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Turmoil in Egypt; Emerging Markets` Impact on Stocks
Aired January 27, 2014 - 04:00:00 ET
THIS IS A RUSH TRANSCRIPT. THIS COPY MAY NOT BE IN ITS FINAL FORM AND MAY BE UPDATED.
CARL AZUZ, CNN ANCHOR: Welcome to CNN STUDENT NEWS. I`m Carl Azuz. Today`s commercial free coverage kicks off in Egypt. Earlier this month, Egyptians went to the polls and approved a new constitution. The government said that vote was about 98 percent in favor, two percent opposed, but here`s the hitch: many people who oppose the government and the new constitution likely didn`t vote. And there were reports of intimidation and arrests to keep them away.
It`s the latest page in a turbulent chapter for Egypt. Massive protests led to the resignation of Egypt`s longtime leader years ago, but since then, Egypt has struggled to stabilize.
REZA SAYAH, CNN CORRESPONDENT: It is here, January 25, the three-year anniversary of the 2011 Egyptian revolution and this is where it all started. Tahrir Square. The heart of the revolution, really the heart of the Arab Spring. It`s about 1 p.m. in the afternoon. Not a lot of people here at this point. Several thousand people, lots of pictures and posters of the Army Chief General Abdul Fattah al-Sisi, and lots of security, tanks, police, soldiers. Everyone who walked into Tahrir had to go through a metal detector. It is now two in the afternoon, and we are starting to see the first signs of antigovernment protests.
This is a small group of young demonstrators speaking out against military rule, also speaking out against the Muslim Brotherhood and Islamists. And this is what`s raising tensions today. You have supporters of the government out in Tahrir Square. Several blocks away you have interim government protesters.
Around 3 p.m. clashes are up in several Cairo neighborhoods, when antigovernment demonstrators marched towards Tahrir Square. Police quickly turned them back using tear gas. 4 p.m., the crowd in Tahrir is bigger, but nowhere near some of the square`s largest turnouts. Here, it`s the army chief who`s Egypt`s hero.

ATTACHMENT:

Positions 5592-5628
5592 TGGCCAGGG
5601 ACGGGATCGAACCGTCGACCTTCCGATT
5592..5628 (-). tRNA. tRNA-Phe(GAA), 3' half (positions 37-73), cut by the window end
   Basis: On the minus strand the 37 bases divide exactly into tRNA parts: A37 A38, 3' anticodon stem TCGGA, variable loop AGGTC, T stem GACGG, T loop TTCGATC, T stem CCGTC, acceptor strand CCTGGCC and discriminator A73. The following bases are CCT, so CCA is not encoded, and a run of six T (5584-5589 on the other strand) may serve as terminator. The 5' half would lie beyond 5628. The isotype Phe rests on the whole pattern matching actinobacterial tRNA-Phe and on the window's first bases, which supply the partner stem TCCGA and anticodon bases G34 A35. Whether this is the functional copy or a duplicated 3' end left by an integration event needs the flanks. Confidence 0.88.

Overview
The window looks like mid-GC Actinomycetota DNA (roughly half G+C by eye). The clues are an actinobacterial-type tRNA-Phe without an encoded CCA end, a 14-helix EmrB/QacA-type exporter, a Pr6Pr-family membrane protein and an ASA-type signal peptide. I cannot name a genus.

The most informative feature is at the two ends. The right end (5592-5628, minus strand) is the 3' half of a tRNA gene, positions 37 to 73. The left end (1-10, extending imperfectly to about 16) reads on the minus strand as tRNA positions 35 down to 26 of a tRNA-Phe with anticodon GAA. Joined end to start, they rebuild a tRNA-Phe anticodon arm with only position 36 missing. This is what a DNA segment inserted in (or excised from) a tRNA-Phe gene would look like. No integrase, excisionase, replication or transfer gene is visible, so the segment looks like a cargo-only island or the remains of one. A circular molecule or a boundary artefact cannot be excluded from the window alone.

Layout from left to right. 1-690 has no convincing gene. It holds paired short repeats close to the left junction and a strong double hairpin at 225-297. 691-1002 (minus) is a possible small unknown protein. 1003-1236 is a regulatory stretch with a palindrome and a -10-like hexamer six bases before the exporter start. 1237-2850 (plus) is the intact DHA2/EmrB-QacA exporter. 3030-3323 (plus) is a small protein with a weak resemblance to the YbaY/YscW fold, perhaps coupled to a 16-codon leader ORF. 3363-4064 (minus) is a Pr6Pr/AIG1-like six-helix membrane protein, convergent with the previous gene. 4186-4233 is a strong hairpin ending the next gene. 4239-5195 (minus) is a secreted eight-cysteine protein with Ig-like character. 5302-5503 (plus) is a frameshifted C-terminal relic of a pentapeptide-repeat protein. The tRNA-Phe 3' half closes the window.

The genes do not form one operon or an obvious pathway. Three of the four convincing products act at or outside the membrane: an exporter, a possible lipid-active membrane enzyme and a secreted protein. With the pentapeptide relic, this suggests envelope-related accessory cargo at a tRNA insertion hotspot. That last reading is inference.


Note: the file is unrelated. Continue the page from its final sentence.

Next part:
"He will keep the country safe," says this woman. He is a good man. A strong man. IN the city of Suez 150 kilometers east of Cairo state TV reports another bomb attack, targeting a key police training academy. 16 people are injured. By 5 p.m. several pro-democracy movements tell supporters to go home, calling off planned rallies in Cairo against the military and the Muslim Brotherhood. But small pockets of clashes continue several blocks away from Tahrir Square.
"People want the fall of the regime," protesters scream. By 7 p.m., crowds in Tahrir start to thin. State media continues its day long coverage reporting millions turning out throughout Egypt to celebrate the anniversary of the revolution.
But on state media, where the message is heavily controlled by the government, there was little mention of Egypt`s deepening political crisis, a seemingly wising insurgency that`s using more bombs, allegations of human rights violations and a country that`s still struggling to deliver the freedom, justice and democracy that many Egyptians fought for here, on this day three years ago. Reza Sayah, CNN, Cairo.
AZUZ: A lot of eyes will be on the U.S. stock market today. It`s one indicator of how the economy is doing, and last week, indications were not so good.
The Dow Jones industrial average saw its worst week of losses since November 2011. Several reasons for it: one corporate earnings. Several big businesses said they earned less than investors expected them to. And that caused stocks to drop. Two, the U.S. Federal Reserve, America`s Central Bank, has been helping the economy. It`s begun pulling back that help and that could hit stocks. Third reason, emerging markets. These are financial markets of countries whose smaller economies are just starting to grow. And when their economy has slowed down, there could be ripple effects.
ISA SOARES, CNN CORRESPONDENT: Call it a bad case of the emerging market flu: unexpected false moving and unpredictable. This sell-off has been gathering speed for weeks, in both stocks and currencies. On Friday, the Argentine peso fell off a cliff, falling 15 percent for the week. The Turkish Brazilian and South African currencies also tumbled. Weakness in emerging markets is now spilling over into stock markets the world over.